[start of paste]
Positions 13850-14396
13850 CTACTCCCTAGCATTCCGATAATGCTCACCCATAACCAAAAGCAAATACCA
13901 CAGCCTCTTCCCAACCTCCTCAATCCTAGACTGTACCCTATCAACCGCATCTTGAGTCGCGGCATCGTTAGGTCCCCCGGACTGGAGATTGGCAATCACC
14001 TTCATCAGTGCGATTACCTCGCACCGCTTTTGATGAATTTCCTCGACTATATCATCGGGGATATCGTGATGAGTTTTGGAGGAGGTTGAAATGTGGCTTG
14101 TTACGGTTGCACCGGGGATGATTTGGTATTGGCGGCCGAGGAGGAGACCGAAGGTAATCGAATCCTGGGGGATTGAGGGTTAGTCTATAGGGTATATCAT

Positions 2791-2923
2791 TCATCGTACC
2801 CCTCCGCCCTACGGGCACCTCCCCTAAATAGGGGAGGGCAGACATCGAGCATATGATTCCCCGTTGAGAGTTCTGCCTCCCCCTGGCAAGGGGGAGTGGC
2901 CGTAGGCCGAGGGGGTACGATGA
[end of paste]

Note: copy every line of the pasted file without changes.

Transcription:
Positions 13850-14396
13850 CTACTCCCTAGCATTCCGATAATGCTCACCCATAACCAAAAGCAAATACCA
13901 CAGCCTCTTCCCAACCTCCTCAATCCTAGACTGTACCCTATCAACCGCATCTTGAGTCGCGGCATCGTTAGGTCCCCCGGACTGGAGATTGGCAATCACC
14001 TTCATCAGTGCGATTACCTCGCACCGCTTTTGATGAATTTCCTCGACTATATCATCGGGGATATCGTGATGAGTTTTGGAGGAGGTTGAAATGTGGCTTG
14101 TTACGGTTGCACCGGGGATGATTTGGTATTGGCGGCCGAGGAGGAGACCGAAGGTAATCGAATCCTGGGGGATTGAGGGTTAGTCTATAGGGTATATCAT

Positions 2791-2923
2791 TCATCGTACC
2801 CCTCCGCCCTACGGGCACCTCCCCTAAATAGGGGAGGGCAGACATCGAGCATATGATTCCCCGTTGAGAGTTCTGCCTCCCCCTGGCAAGGGGGAGTGGC
2901 CGTAGGCCGAGGGGGTACGATGA